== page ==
“If you saw Atlas, the giant who holds the world on his shoulders, if you saw that he stood, blood running down his chest, his knees buckling, his arms trembling but still trying to hold the world aloft with the last of his strength, and the greater his effort the heavier the world bore down upon his shoulders – What would you tell him?

I…don’t know. What…could he do? What would you tell him?

To shrug.”

Ayn Rand, Atlas Shrugged

The vast majority of the clients that I work with in my Therapy practice waited far too long before admitting to themselves that they needed help and then deciding to seek it out. Why might this be? For many, Therapy was seen as a ‘last resort’ and an admission that they had failed. For others, Therapy was seen as scary, another source of judgment, and an admission that they were broken and could not be fixed.

For whatever reason many people find themselves like Atlas, struggling with a disproportionate amount of weight on their backs, and feel obligated to keep up the struggle despite the pain it is causing. In fact, Therapy should feel more like ‘shrugging’ than brutal work. Most pain that people hold onto is self-inflicted and once that feeling is accepted, addressed, and worked on in Therapy there comes a realization thru acceptance and self-love that there is hardly any weight to carry at all. One way to ‘unleash your inner strength’ is to embrace Therapy as a tool to help you learn more about yourself and grow as a person. The power of self-reflection and regular practice investigating thoughts and feelings is proven to make connections between the left and right hemispheres in the brain and increase memory, creativity, fluid thinking AND decrease stress, anxiety, depression, and hate.

So, why do people wait so long to seek out quality Therapy services? In our modern world there are endless affordable and quality resources available. Internet providers are available thru BetterHelp.com (you can find me there), Talkspace, and others. Free apps like Calm and Headspace are fantastic mindfulness/meditation tools that I encourage all people to check out and build important skills. Local providers can be found with quick internet searches and thanks to this ease of access most Therapists provide sliding scale fees or low-cost groups to engage with. In short, the access to services is not what prevents people from going to Therapy.

There is a crack in everything
That’s how the light gets in. 

-Leonard Cohen, Anthem

One reason preventing some from accessing needed Therapeutic care is the stigma associated with being vulnerable with yourself and others. Therapy is often seen thru a deficit-minded lens that keeps people defensive, self-absorbed, and self-centered. Humans are social creatures that thrive on interaction, love, trust, and caring. Therapy supports the best that we know about people and is a resource for all, not just those struggling with suicidal thoughts, grief, loss, abuse, or trauma. After all, none of us are perfect. We are imperfect beings that depend on each other for survival. Therapy is a tool to be used at the first sign of struggle or stress and NOT when things are so overwhelming we can barely function.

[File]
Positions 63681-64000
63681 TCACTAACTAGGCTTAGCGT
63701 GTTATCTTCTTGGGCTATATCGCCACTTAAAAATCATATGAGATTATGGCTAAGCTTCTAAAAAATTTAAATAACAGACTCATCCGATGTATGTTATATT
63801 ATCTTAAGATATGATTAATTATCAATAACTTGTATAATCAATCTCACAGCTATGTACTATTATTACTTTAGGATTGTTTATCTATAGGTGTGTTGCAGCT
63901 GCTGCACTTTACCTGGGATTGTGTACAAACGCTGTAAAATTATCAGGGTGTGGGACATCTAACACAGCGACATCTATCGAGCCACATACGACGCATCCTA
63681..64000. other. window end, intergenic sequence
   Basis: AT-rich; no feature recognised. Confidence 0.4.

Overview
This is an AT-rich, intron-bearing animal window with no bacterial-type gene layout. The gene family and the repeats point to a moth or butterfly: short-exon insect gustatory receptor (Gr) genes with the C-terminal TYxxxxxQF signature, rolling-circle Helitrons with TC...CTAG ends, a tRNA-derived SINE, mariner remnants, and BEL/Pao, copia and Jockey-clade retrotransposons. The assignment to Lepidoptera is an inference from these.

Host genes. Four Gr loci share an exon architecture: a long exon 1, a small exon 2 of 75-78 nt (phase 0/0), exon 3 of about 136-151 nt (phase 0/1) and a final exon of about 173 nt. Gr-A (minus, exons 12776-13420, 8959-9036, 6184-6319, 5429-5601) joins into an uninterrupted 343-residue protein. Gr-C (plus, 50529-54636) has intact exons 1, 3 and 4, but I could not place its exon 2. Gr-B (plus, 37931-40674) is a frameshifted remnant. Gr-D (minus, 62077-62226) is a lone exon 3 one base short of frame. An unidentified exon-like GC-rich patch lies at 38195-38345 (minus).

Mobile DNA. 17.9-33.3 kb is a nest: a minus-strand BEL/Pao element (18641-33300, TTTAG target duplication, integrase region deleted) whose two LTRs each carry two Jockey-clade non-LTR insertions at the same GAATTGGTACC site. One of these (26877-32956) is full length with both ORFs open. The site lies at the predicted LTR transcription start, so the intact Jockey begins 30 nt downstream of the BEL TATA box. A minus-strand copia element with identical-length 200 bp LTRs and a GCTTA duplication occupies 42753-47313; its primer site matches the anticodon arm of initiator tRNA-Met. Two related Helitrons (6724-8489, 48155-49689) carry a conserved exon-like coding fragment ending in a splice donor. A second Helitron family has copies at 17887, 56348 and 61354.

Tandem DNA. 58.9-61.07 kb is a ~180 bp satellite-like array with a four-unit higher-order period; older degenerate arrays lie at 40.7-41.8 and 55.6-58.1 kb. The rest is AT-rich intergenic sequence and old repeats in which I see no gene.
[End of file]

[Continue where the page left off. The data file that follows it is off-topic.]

Opening up, being vulnerable, and asking for help is the most human thing any of us can do. This is what lets the ‘light in’! The American dogma around self-made billionaires, survival of the fittest, and ‘pulling yourself up by your bootstraps’ does not bear out the truth of humanity and is a lie that causes more harm than good. Nobody is self-made. Society simply does not work that way. More wealth, health, and happiness is created by vulnerability, trust, and love than by anything else. The most successful people in the world credit their success thru hard work, determination, help from others, and acknowledging feelings of vulnerability. By accepting who we are, recognizing this aspect of humanity, and addressing needs from that standpoint we grow and learn rather than stagnate and wither.

“Vulnerability is the birthplace of love, belonging, joy, courage, empathy, and creativity. It is the source of hope, empathy, accountability, and authenticity. If we want greater clarity in our purpose or deeper and more meaningful spiritual lives, vulnerability is the path.”
Brené Brown, Daring Greatly

Hopefully, people recognize the importance of feeling vulnerable as part of their work to better themselves and learn. Wallowing in shame and guilt is NOT the same as feeling vulnerable. True vulnerability comes from self-awareness, the strength to acknowledge where things are lacking or lagging, asking for help, and moving forward with intention. If you are defensive or fearful it is impossible to truly learn about yourself and grow as a person.

Therapy is a tool to assist people in learning about themselves from a professional in a structured environment. The more we understand the benefits of this type of work for ALL PEOPLE the less stigma there will be for others who need critical access to mental health treatment.